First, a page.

Early sex linked to crisis pregnancy

Women who lose their virginity as young teenagers are 70% more likely to face a crisis pregnancy in adulthood, it emerged today.

The Irish Study of Sexual Health and Relationships (ISSHR) also found they were three times more likely to have an abortion.

The Crisis Pregnancy Agency survey revealed first sex among adolescents was linked to high levels of regret and low use of contraception.

Almost a third of men and a fifth of women lost their virginity before 17.

“According to research, the majority of young people wait until they are 17 or older to have sex for the first time,” Crisis Pregnancy Agency chair Katharine Bulbulia said.

“However, for those who have had sex before 17, the research shows the impact of early first sex on the individual’s later sexual health and suggests that some young people are saying they are having first sex at a time in their lives that is not right for them.

“We need to equip young people with the knowledge and skills they need to delay their first sexual experience.

“The Crisis Pregnancy Agency is, in consultation with a range of other organisations and young people, currently planning a campaign to encourage adolescents to delay first sex, which we hope to launch later in the year,” she said.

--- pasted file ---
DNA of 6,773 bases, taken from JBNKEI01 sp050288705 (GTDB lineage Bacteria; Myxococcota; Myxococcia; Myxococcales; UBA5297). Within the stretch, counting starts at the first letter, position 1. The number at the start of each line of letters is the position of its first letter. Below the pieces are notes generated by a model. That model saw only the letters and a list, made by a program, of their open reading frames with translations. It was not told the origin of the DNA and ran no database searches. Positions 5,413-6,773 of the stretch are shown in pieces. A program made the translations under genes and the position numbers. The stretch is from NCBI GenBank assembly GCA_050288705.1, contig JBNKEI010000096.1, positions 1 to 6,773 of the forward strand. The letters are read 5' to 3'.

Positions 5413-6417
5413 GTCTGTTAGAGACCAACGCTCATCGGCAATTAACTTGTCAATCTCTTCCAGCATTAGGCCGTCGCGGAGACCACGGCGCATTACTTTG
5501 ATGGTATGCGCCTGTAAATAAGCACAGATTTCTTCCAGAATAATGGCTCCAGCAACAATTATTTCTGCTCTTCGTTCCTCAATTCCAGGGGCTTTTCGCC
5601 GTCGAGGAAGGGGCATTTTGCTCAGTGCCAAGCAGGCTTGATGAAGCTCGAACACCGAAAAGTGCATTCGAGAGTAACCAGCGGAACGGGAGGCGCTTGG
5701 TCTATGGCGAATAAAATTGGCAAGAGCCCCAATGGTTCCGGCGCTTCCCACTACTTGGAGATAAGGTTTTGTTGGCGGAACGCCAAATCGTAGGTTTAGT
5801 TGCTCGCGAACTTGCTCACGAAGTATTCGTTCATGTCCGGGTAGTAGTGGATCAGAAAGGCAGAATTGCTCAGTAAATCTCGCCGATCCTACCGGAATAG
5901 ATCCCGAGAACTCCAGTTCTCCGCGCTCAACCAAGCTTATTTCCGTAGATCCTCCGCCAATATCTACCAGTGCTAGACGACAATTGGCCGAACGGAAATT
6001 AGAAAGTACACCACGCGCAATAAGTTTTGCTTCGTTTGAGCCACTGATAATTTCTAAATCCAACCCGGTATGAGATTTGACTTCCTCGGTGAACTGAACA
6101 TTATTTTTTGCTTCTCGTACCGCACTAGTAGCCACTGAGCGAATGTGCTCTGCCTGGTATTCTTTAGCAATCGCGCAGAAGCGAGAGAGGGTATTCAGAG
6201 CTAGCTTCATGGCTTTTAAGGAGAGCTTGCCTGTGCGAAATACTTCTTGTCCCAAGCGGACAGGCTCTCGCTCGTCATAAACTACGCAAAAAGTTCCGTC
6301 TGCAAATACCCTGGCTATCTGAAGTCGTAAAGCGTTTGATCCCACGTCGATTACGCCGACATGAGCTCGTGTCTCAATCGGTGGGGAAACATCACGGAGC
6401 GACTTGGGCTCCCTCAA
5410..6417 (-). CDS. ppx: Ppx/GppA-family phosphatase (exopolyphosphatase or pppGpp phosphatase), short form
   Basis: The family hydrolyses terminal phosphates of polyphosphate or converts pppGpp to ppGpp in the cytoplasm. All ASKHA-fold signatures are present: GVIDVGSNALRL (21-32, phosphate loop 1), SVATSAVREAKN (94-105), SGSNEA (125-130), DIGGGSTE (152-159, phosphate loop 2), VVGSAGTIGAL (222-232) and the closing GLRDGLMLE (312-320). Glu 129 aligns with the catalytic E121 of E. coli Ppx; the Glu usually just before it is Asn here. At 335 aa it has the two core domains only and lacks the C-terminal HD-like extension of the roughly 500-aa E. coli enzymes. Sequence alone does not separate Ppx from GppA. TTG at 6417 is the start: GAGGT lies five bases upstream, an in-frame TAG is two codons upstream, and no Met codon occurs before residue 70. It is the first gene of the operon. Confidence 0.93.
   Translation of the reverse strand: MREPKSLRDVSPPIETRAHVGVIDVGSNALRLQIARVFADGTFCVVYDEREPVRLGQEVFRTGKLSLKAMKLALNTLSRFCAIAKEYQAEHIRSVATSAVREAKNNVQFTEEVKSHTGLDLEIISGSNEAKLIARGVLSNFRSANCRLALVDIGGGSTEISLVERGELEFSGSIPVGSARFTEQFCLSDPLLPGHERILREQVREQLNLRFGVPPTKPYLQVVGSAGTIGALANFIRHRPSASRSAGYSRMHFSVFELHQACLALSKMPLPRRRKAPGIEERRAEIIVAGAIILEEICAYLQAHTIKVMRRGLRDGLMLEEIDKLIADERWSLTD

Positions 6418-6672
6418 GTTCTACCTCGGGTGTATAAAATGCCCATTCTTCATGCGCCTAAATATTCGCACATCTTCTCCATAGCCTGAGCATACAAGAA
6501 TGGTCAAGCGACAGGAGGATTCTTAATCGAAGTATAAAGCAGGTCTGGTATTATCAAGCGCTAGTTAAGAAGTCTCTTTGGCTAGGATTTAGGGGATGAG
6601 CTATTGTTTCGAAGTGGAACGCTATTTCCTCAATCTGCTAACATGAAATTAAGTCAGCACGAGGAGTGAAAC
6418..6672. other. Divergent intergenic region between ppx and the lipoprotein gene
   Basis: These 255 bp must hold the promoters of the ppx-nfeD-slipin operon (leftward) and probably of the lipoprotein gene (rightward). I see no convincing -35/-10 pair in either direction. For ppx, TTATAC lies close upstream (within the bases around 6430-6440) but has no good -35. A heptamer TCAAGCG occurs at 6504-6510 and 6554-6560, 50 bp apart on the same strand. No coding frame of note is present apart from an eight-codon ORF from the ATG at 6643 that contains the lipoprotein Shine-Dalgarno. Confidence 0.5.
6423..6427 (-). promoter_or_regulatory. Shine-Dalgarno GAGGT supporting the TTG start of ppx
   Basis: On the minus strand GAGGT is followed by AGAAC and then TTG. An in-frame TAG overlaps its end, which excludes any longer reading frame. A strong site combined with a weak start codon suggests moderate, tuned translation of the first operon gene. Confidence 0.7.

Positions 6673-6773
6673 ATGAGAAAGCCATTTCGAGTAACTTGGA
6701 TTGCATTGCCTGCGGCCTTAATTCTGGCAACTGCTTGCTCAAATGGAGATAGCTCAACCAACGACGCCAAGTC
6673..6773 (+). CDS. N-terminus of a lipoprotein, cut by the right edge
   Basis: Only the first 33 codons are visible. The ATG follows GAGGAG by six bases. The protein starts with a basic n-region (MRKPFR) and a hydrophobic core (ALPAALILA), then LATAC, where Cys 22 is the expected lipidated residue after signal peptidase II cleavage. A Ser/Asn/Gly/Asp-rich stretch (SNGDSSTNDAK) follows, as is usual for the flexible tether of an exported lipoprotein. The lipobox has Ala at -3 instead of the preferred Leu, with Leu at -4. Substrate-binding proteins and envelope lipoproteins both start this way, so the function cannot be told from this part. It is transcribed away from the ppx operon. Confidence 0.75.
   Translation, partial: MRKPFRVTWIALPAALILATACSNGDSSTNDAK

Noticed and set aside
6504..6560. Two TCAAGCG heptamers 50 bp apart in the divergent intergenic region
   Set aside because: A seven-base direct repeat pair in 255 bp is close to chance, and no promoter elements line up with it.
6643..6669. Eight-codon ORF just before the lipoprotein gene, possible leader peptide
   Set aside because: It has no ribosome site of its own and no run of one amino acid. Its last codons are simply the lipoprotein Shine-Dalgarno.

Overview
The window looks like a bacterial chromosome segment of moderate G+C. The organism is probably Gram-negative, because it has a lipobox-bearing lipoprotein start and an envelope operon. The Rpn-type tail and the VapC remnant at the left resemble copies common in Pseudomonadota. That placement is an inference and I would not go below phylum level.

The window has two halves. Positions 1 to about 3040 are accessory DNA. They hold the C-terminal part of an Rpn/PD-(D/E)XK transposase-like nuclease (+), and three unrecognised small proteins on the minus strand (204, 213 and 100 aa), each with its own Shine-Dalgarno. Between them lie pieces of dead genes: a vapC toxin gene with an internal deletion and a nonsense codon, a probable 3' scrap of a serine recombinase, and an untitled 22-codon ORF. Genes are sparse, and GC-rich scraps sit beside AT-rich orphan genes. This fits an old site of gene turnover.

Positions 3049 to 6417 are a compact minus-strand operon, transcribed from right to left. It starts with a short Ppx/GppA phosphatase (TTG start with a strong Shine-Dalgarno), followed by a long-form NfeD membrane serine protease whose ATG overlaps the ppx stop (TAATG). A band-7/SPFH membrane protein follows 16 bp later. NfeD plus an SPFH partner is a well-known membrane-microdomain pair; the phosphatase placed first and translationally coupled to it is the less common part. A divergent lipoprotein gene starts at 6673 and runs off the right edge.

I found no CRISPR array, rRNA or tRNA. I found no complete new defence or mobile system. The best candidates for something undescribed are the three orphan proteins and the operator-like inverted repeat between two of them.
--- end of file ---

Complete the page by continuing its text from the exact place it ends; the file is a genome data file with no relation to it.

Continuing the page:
The research on first sexual experiences, the largest of its kind in Ireland, revealed those who lost their virginity before 17 were around half as likely to use contraception as those who waited.

And 59% of women who had sex before they were 16 regretted it.

The study also found women who had sex before 17 are almost 70% more likely to experience a crisis pregnancy in later life and three times more likely to experience abortion than those who waited until they were older.

The survey, of more than 7,400 men and women, found early school leavers were more likely to lose their virginity as young teenagers than those who stay in education.

Men with secondary-level qualifications are three times more likely than those with a third-level qualification to report experience of first sex before age 17.

But the study also found there were no differences in the use of alcohol or drugs between those who had sex before 17 and those who waited.

In both categories, for people under 30, 38% of men and around 20% of women said they were under the influence of alcohol or drugs when they lost their virginity.

Health Minister Mary Harney welcomed the study.

“I know that the main report has been of practical assistance to the Crisis Pregnancy Agency, and I expect that people working in sexual health will find the sub-reports very insightful and useful to them in their daily work,” she said.

Most Read in Ireland